A Newly Published Resource for Presbyters
Though other resources exist for deeper investigation and more thorough mastery of the deliberative process, this booklet is uniquely clear, to the point, and pertinent to churchmen in the PCA. Whether you are new to the world of session meetings, presbyteries, and General Assembly or have been laboring faithfully over many years in Christ’s vineyard, this booklet will prove useful to you.
Every conscientious presbyter serving in the Presbyterian Church in America (PCA) should have a chunky blue binder containing the Book of Church Order (BCO) within easy reach of his desk or workspace.
Like all good binders, this one includes pockets on the insides of the front and back covers. Into those pockets, you may have lodged away some handwritten notes, a helpful flowchart or two, or even a reading plan with study guide to the Westminster Standards. This year, you will want to add a new booklet written by Pastor Jacob Gerber of Harvest Community Church (PCA) in Omaha, Nebraska: Parliamentary Procedure for Presbyters: A Beginner’s Guide.
Presbyterian Polity and the Gospel Reformation Network (GRN) have partnered to publish this helpful (and mercifully brief) guide to parliamentary procedure (i.e., Robert’s Rules of Order) within the context of the various deliberative settings of the PCA. The initial copies of this new resource will be offered exclusively as gifts for attendees of the 2023 GRN National Conference in Charlotte and the GRN’s upcoming PCAGA Luncheon in Memphis. Be sure to register for these two events today (click here for more info).
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A Tree But More Than A TreeBy Brian Taylor — 6 months ago
Next time you look upon one of these majestic giants of the field, may it serve to guide you in your thoughts. May it serve to warn you against a haughty and arrogant spirit, that trusts not in the Lord and his salvation. May it serve, likewise, to remind you of the Lord’s great redemption accomplished in Christ, who, by his death and resurrection, has provided forgiveness for our sins and restoration to the favor of our God. May it likewise stir you to faithful service and growth in sanctification, knowing the Lord does prosper his people in their ways.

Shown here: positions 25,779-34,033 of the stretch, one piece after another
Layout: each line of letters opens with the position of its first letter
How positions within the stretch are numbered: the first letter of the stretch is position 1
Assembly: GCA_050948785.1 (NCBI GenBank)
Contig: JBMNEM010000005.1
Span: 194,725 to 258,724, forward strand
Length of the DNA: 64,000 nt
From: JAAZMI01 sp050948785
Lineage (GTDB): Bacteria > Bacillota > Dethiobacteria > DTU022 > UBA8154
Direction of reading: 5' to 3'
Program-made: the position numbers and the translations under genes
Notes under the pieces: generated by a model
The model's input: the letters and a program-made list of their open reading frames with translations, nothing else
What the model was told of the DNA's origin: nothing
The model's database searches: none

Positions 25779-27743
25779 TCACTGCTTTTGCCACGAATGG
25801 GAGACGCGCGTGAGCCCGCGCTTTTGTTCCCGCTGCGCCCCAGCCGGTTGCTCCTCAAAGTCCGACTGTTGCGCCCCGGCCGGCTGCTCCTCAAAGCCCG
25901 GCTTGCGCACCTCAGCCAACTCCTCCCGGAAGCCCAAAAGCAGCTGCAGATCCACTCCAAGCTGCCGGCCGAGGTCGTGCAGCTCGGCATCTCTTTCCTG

I enjoy looking at trees. Even as I type this, I can look out my office window and see these majestic giants, firmly rooted in their places. Such created things declare to me so much of the beauty and glory of God. During the spring, a tree speaks to me of new life and even resurrection, as they once again come to life after the deadness of winter. At first, you see only a small bud, but even it serves as a guarantee that death is over and life is coming. Eventually, they shed their winter deadness and robe themselves with lush green garments, as Spring turns to Summer. Oh, how important these titans of the field then become, as they serve man in his escape from the simmering heat of a hot July day. What would summer be without a cold glass of lemonade, sipped in one’s favorite lounge chair, under the shade of that old friendly tree?
Likely, the reason I am so taken up with trees is due to my favorite time of year, Fall. Trees do agree with me, as it is then that they display their full brilliance. They take off their workaday green and don their royal garb, as they welcome the best of all seasons. As if to provide Fall with a red-carpet treatment, they eventually cast their leaves to the ground, now bereft of its greenery. Glory now past, strength now spent, they join me as we together begin our winter-long hibernation, waiting for the return of life and better days; waiting for resurrection.
I don’t believe I am alone in my love of trees, as different authors of Scripture employ them as images for a variety of reasons. They can speak of the haughtiness of man, which the Lord cuts down in his anger:
“For the LORD of hosts has a day against all that is proud and lofty, against all that is lifted up—and it shall be brought low;
against all the cedars of Lebanon, lofty and lifted up; and against all the oaks of Bashan” (Isaiah 2:12–13)
Tribalism’s Big LieBy Barry Brownstein — 11 months ago